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Church of Ceylon
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Bishop Speaks On Issues of Church, Nation and Communion
by the Right Rev. Duleep de Chickera
CEYLON 050607-1
June 7, 2005

[The Church of Ceylon (E-P) - Ceylon] 

My dear Sisters and Brothers,

I send you greetings from Sri Lanka as you gather for the 2005 Annual Meeting of the Church of Ceylon Association. Last year, while giving thanks for the continuing links we have had with you over the years, I suggested that it may be good to strengthen the links in some way. During the past year or two, we have had visits both from your Chairman Canon Bob Campbell Smith and from your Secretary Ann Mutukisna. Canon Bob, who was here very recently, was able to travel extensively and visit all regions of Sri Lanka. We are happy to receive these visits for they indeed strengthen our links. I also hope that many of you are now subscribing to the Ceylon Churchman. That will enable you to keep in touch with the life, work and mission of our Church here on an ongoing basis.

The Tsunami: The biggest and the most tragic event in Sri Lanka in living memory was the tsunami. It hit us unexpectedly frpm the North through the East to the South West destroying everything in its path. Statistics will reveal only the physical loss of life and property enormous though it is. The trauma, grief and shock of the tragedy has affected hundreds of thousands of our people. Together with our partner churches in the National Christian Council of Sri Lanka, we provided immediate relief to many thousands within days of the disaster. We have also set up a Relief and Rehabilitation Desk in the Diocesan Office to direct our relief and rehabilitation work. Coordinators have been appointed at regional level and at the centre. A Task Force of experts review our policy. The spontaneous assistance we have received from across the world has overwhelmed us. We are deeply grateful. Apart from the distribution of relief and rations, our R&R desk coordinates trauma counselling and the training of counselors, repairs to damaged homes, assistance with transitional shelters, providing material assistance for affected people to resume their livelihood, setting up of boatyards for boat building and providing alternate accommodation and schooling for affected children doing their public examinations shortly. Government agencies have plans to rebuild houses for those who have had their houses completely destroyed. This work of building permanent homes naturally will take time. If there is a need at some stage for us to step in and assist in this, we shall do so. We have also decided that the funding we have received will as far as possible be shared equally between the three affected regions North, East and South.

School and Parish Links: We have encouraged each of our Schools in the Diocese to link with a state school affected by the tsunami. Some of our schools have linked up with two schools. Each of these linked schools are predominantly of another faith Buddhist, Hindu and Islam. For instance, Ladies’ College has links with a predominantly Buddhist school in Ambalangoda in the South and a predominantly Hindu school in Kalmunai in the East. S Thomas’ College Gurutalawa has linked up with a Muslim School in Nintavur also in the East. Chundikuli Girls’ College has links with a predominantly Hindu School in Valvettithurai in the North. These links seem to be working very well and there has been very meaningful exchange of visits between staff and students and our schools have been able to assist with providing the link school with educational and co-curricular material support in various areas. I am grateful to our Principals for the commitment with which they have gone about setting up the links and making them work for the mutual benefit of the staff and students of both schools.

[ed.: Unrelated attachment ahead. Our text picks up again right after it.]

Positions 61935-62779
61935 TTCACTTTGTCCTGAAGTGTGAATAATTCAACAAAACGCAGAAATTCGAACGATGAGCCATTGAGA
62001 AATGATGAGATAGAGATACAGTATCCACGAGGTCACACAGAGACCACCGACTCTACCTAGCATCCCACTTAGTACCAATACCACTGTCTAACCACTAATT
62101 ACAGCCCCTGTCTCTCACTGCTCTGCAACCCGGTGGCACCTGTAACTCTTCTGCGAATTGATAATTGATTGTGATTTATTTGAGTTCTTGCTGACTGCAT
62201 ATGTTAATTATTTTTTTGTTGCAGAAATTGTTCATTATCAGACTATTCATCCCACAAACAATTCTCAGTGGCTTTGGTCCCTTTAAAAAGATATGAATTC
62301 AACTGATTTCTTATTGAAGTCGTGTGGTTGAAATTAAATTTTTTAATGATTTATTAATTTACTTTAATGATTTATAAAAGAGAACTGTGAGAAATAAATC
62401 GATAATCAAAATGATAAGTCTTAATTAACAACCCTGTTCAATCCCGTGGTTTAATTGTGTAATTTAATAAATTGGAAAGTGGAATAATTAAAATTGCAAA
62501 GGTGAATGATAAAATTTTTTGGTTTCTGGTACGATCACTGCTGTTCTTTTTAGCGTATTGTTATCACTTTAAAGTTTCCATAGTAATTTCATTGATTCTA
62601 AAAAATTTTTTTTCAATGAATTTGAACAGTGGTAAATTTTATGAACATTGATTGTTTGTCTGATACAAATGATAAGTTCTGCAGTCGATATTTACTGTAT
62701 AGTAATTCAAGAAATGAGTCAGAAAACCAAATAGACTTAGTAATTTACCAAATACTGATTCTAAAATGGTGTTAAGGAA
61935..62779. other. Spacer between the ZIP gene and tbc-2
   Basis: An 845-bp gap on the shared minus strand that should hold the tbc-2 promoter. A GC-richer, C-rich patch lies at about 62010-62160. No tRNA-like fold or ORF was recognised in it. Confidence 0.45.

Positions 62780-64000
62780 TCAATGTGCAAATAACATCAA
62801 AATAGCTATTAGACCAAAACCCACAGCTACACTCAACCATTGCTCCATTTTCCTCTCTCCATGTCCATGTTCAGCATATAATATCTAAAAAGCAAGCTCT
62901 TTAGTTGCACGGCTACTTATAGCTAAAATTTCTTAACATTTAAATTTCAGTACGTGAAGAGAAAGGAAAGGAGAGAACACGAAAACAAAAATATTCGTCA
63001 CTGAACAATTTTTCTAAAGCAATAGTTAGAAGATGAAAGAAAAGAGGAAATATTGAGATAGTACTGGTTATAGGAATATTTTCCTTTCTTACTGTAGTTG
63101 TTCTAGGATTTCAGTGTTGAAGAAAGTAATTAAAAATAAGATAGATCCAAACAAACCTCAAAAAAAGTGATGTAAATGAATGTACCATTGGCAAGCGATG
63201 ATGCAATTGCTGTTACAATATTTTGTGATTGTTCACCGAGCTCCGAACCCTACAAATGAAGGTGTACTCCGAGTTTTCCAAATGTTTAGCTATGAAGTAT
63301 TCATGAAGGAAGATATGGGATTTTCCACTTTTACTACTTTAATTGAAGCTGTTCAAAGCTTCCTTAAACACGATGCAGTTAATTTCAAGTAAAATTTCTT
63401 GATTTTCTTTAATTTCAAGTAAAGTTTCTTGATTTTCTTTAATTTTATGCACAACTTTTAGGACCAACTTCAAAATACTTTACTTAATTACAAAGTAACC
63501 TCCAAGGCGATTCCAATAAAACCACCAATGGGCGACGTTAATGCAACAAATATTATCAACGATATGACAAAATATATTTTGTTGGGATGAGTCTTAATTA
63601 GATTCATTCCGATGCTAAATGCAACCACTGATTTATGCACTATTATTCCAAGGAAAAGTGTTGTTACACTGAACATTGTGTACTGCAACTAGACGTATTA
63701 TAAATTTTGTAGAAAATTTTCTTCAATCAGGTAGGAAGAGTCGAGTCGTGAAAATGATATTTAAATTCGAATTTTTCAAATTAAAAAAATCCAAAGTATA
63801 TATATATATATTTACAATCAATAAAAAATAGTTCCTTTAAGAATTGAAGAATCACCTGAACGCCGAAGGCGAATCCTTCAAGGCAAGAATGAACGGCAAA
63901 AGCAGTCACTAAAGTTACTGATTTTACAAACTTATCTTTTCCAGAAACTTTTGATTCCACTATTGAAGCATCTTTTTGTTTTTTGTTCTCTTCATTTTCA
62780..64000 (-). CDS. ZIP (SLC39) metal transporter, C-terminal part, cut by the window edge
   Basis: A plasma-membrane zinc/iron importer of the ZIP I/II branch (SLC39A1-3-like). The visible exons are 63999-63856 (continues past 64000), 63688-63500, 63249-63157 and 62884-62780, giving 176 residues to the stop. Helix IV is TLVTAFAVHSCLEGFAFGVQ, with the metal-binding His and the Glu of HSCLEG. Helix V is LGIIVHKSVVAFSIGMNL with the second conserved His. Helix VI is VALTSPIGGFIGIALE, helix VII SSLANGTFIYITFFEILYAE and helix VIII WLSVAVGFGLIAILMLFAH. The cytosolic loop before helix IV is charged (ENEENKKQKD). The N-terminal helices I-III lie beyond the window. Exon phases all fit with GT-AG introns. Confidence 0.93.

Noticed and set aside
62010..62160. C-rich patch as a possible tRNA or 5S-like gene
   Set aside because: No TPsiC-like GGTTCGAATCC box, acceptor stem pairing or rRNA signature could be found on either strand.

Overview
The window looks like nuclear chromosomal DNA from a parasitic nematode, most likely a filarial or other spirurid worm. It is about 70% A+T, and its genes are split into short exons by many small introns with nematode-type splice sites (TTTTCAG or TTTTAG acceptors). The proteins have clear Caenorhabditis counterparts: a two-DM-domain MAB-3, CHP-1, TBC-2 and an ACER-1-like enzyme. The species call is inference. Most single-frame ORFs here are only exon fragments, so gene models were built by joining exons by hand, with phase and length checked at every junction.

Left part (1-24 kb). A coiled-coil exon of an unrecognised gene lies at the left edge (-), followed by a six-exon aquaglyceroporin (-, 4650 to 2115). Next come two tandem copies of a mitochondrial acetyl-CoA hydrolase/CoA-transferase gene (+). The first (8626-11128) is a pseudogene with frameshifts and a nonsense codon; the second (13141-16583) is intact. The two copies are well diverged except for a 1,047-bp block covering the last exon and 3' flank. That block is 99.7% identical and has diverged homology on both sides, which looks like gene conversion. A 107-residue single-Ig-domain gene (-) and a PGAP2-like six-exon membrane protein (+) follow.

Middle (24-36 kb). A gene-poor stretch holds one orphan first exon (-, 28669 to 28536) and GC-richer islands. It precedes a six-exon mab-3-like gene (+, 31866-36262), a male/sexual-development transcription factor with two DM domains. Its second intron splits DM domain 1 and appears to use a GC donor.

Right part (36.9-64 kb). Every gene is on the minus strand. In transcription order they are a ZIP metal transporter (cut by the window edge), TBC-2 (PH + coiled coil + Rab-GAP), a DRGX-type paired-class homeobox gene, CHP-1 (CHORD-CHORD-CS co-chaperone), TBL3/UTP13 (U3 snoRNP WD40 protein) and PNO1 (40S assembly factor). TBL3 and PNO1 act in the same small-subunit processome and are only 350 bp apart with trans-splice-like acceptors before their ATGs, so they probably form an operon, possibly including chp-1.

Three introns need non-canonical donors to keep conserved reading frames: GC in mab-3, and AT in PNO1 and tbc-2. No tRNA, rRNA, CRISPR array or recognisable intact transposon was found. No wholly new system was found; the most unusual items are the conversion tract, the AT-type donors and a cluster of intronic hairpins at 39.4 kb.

We had many inquiries from churches in the Anglican Communion for links with an Anglican church in the affected areas. We have tried to arrange a suitable match and all our churches have links with churches overseas and some additionally with a ‘bigger’ church in Colombo. As I write this, the links have varying degrees of intensity but I hope that in the longer run, these links will grow and the link will be a source of mutual strength and support to each other.

The Nation: Apart from the adverse effects of the tsunami, the peace process in Sri Lanka has not made much headway. The talks between the Government and the LTTE whch were suspended about an year before the present Government came into power, remain suspended one year after. But the situation is not quite hopeless. The ceasefire continues to hold but the political violence and killings, particularly in the East, is worrying. A mechanism to involve the LTTE in post-tsunami rehabilitation work of the Government in the North and East is nearing finalisation and will hopefully be adopted soon, despite opposition from some extreme elements. This can and should lead to cooperation between the Government and the LTTE in other areas as well. I also believe that, as opinion surveys (limited though they may be) tend to indicate, there is a groundswell of public opinion throughout the country in favour of a negotiated permanent political solution to the longstanding ethnic issue in our country.

There has unfortunately been an upsurge in political violence and political killings during the past couple of years, particularly in the East. Included among those killed have been several journalists and civil society/ political leaders. We have repeatedly urged that this culture of violence must end and all of us religious leaders, civil society leaders and political leaders must take responsibility for not doing enough.

There has also been a re-surfacing of inter-religious tensions in some areas of the country. As I write this, there is a build up of ethno-religious tensions in Trincomalee which fortunately the government and civil society leaders seem to be keeping under control at least for the moment. The anti-conversion bill, some clauses of which were struck down by the Supreme Court, has now been presented in Parliament by the monk MPs of the Jathika Hela Urumaya. Irrespective of whether the bill is approved by Parliament, the bill has generated unease among the Christians. Our view, shared by many leaders of all faiths, is that legislation is not the answer to the perceived “unethical” activities of some Christian evangelists. We have proposed an Inter-Religious Advisory Council that will be a statutory body monitoring activities that affect religious harmony. I must also state that we have had reports that some foreign Christian groups that came here ostensibly for post-tsunami relief work had, in violation of international norms in respect of relief work, been engaging in evangelism. The National Christian Council felt compelled to publicly disassociate from the activities of these groups and ask these groups to act sensibly and sensitively by providing relief where needed without violating personal dignity and freedom of choice. I am attaching copies of the statements issued in this regard.